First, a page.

Last week, ChicagoNow pulled a controversial post from popular blogger “Joe the Cop” after a day of protest personally led by Time Out Chicago editor-in-chief Frank Sennett. Sennett called Joe a racist on Twitter in a day-long stream of 100 tweets. I think the real question is whether that makes Sennett an Internet bully.
In Chicago, how people feel privately about the status quo and what they say about it in public are rarely the same. That applies to Chicago’s blogosphere, too. In a new-media space where dissent makes people run for cover, how can local bloggers hope to make change happen?
For some time now, I’ve been of the opinion of media-watcher blog, Newspaper Death Watch: that is, journalistic hubris and an outdated refusal to change with the times have rendered the print-news industry immune to learning lessons from the people on the web who know full well how to build a community of visitors.
I find the Chicago Tribune’s new, smaller size inspiring. I can think of any number of things that would benefit from a likewise miniaturization…
What on earth is Bill Adee thinking? The Chicago Tribune’s associate managing editor in charge of online operations announced today yet another slew of changes for the paper’s website. If anyone misses 1990s-era websites, have no fear: the Trib has your back with these changes. From a clunky Times font and a space-wasting blocky layout, to big, ugly ads and ad boxes intruding in places they shouldn’t, the new Trib sites has it all…except news, that is.
You could fill 25 Soldier Fields with the number of people who use Chicago Transit Authority buses and trains on an average weekday. It would take 1.5 million people–half of Chicago’s population–to do it. That still wouldn’t take into account almost 300,000 additional daily riders of Metra and Pace suburban trains and buses. And most of these 2 million plus people are potential voters. So why doesn’t Chicago’s mainstream media take Chicagoland’s transit beat seriously?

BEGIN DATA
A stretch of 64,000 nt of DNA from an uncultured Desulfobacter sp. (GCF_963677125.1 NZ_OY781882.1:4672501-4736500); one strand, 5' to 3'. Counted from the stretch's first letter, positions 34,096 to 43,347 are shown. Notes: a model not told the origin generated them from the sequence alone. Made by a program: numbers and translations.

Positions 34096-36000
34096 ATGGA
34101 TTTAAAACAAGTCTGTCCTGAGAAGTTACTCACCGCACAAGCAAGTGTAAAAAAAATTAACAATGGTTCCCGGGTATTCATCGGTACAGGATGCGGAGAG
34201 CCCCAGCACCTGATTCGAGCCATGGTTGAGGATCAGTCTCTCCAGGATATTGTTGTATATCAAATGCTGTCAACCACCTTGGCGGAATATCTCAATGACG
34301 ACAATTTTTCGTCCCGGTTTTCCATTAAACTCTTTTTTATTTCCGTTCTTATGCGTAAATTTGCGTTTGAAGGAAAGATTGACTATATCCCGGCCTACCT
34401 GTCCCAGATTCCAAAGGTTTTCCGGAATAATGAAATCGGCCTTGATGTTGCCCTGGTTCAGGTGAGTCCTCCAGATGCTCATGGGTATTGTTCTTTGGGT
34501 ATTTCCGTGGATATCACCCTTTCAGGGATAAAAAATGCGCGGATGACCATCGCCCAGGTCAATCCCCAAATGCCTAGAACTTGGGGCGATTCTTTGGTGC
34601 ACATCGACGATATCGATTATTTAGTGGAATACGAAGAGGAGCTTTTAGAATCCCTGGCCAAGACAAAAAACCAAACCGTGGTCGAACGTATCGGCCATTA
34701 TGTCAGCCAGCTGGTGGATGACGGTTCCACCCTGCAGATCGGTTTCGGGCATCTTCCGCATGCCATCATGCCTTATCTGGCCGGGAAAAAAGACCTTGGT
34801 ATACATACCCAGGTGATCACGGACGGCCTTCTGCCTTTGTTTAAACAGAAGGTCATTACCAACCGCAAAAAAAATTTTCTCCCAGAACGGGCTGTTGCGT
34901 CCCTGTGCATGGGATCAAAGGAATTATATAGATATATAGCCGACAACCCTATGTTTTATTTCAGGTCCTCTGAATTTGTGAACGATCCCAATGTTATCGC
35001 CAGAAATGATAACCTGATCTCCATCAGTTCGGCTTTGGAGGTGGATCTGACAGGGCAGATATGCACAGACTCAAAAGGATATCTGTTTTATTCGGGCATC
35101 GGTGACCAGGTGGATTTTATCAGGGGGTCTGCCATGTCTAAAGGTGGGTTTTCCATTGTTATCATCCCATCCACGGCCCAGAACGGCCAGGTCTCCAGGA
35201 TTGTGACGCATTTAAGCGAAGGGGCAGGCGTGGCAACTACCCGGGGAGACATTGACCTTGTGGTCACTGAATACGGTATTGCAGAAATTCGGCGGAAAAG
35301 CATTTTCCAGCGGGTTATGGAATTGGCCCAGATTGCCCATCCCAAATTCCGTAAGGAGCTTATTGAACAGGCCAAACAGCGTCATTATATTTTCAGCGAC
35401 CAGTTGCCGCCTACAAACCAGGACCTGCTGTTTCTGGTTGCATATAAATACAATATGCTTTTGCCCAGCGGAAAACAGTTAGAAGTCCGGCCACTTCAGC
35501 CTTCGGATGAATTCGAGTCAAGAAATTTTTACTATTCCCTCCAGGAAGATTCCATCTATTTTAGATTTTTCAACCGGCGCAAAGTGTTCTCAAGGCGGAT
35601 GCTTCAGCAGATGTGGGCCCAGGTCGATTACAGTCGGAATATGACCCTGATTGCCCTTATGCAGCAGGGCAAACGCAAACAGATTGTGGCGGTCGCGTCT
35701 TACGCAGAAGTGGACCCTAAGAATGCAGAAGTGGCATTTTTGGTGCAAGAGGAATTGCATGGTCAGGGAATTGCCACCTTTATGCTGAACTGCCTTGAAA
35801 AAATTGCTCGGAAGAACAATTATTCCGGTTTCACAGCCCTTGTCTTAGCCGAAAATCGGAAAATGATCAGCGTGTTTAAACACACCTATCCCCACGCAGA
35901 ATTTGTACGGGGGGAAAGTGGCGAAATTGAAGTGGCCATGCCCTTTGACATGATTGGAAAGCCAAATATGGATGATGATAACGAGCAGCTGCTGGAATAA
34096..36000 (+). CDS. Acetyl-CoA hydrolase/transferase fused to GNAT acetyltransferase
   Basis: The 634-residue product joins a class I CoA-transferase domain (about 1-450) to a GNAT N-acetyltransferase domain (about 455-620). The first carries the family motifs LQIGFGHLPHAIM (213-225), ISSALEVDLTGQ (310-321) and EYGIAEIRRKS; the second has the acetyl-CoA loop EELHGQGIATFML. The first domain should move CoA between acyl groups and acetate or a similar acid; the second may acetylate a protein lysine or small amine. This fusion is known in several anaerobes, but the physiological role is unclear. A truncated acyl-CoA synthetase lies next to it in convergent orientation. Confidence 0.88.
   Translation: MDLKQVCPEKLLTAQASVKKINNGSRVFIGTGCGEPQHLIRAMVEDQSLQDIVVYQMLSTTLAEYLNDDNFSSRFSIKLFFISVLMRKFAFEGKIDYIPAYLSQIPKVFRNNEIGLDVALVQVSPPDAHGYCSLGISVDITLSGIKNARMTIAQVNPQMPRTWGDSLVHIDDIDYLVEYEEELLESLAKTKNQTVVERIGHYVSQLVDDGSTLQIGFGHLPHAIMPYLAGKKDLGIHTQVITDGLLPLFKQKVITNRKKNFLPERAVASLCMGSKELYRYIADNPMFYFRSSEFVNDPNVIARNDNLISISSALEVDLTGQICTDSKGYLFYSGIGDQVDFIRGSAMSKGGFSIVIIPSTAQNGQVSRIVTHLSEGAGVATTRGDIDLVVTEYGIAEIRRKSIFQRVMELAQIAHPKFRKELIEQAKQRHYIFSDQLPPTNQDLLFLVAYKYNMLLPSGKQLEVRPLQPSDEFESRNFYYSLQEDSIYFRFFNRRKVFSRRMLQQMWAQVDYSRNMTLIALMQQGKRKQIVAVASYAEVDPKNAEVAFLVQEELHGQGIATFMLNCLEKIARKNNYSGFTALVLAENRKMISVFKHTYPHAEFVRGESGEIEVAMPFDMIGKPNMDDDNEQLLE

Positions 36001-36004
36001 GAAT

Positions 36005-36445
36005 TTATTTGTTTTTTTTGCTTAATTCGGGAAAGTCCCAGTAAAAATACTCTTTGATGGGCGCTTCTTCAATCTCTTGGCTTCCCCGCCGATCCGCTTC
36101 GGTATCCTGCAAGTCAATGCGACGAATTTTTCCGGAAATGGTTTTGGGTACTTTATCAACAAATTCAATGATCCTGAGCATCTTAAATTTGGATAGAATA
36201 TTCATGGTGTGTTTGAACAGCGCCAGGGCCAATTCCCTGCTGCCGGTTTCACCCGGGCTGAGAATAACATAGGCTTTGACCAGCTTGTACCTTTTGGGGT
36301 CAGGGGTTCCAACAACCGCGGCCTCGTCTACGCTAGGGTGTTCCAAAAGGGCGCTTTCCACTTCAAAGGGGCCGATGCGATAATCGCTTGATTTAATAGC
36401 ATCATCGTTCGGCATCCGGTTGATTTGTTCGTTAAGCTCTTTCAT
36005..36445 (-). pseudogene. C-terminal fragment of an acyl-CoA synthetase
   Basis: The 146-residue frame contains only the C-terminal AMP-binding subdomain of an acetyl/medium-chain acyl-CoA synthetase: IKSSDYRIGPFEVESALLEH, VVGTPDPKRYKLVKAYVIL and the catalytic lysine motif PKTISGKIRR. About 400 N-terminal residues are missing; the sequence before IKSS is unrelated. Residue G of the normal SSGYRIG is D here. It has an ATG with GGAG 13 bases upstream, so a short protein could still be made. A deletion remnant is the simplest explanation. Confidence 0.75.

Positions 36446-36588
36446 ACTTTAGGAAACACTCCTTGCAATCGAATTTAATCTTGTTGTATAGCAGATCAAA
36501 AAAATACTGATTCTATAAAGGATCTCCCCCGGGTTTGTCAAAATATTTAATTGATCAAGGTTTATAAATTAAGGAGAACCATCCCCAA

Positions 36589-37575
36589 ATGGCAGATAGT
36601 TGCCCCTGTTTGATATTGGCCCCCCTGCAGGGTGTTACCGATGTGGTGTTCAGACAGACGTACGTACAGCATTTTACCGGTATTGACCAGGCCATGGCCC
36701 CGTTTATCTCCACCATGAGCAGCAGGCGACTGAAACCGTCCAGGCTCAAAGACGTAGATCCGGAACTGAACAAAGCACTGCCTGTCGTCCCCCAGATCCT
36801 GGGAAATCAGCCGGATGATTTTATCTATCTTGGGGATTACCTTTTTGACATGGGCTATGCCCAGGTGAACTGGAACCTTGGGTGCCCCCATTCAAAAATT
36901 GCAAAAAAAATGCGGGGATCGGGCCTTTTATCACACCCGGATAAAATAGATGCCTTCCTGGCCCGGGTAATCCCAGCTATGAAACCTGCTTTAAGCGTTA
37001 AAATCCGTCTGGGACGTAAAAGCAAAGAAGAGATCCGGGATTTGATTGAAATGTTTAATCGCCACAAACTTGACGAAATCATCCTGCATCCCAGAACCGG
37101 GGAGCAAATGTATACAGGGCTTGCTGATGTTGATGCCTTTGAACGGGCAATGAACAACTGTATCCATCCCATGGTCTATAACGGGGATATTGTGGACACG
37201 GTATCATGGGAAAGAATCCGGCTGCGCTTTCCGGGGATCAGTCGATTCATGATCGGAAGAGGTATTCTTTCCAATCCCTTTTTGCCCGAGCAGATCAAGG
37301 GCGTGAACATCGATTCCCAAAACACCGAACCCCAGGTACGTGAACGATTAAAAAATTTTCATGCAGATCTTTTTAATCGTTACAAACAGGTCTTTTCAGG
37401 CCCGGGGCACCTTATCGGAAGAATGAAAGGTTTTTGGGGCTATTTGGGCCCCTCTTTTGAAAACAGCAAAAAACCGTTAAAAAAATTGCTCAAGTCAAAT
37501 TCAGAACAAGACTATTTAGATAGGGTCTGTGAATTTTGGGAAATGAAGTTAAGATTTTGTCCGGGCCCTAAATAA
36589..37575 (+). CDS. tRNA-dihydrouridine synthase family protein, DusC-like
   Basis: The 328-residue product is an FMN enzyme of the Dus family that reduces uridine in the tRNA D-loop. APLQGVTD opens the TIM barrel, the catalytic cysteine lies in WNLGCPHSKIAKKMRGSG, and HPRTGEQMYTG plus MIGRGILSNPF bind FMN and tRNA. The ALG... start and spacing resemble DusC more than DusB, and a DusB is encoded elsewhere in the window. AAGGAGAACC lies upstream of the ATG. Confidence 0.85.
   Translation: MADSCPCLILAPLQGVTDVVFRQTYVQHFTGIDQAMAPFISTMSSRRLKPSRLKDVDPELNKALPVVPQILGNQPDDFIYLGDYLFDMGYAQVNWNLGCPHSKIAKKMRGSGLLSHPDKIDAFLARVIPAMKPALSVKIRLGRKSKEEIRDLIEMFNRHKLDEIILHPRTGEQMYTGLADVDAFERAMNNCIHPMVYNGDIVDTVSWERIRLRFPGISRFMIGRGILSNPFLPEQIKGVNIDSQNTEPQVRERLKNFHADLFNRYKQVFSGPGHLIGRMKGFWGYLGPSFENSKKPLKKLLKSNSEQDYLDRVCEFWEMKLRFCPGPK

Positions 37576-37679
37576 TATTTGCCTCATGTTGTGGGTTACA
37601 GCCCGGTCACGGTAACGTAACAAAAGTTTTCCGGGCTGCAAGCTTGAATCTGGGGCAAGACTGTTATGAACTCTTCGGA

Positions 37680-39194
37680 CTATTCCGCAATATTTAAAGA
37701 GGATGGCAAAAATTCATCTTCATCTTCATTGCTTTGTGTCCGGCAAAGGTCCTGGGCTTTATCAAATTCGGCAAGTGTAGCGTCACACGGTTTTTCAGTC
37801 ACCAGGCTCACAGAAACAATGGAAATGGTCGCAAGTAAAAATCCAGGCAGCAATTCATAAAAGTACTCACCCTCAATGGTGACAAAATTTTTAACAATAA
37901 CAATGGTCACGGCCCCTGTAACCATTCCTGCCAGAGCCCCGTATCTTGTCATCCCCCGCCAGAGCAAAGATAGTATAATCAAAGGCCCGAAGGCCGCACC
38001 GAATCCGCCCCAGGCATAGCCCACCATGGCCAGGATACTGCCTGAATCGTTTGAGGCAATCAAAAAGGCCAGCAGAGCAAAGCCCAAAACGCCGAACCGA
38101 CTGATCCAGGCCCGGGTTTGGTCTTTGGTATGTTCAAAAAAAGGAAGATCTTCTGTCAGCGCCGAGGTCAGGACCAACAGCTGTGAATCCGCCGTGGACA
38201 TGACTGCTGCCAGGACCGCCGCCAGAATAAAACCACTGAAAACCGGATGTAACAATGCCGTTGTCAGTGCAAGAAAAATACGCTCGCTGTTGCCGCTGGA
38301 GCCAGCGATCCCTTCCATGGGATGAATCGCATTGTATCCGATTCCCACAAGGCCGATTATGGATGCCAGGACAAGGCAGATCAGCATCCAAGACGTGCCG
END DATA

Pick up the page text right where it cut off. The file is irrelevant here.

Today, my boyfriend, Devyn Caldwell, was quoted in the New York Times regarding the Homeland Security cameras that he and I helped get removed from their former home–smack on top of Jaume Plensa’s Crown Fountain in Millennium Park.
Ah, the power of the blogosphere. As of 11:00 a.m. this morning, the City of Chicago has removed the security cameras from the top of Millennium Park’s Crown Fountain. Good riddance. Devyn and I blogged about the offending cameras and got the Chicago Tribune to write an article on the issue–and article that appeared today. You’re welcome, Chicago 🙂
Today, the Chicago Tribune quoted Devyn and me regarding the horrendously misplaced Homeland Security cameras that now sit atop Jaume Plensa’s Crown Fountain in Millennium Park. We found the cameras over the weekend and immediately contacted the newspaper to complain. Why? Surveillance cameras don’t belong welded to public art.
There are many good places to put security cameras in Chicago’s architecturally brilliant Millennium Park. Smack on top of Jaume Plensa’s hyper-popular Crown Fountain is not one of those places.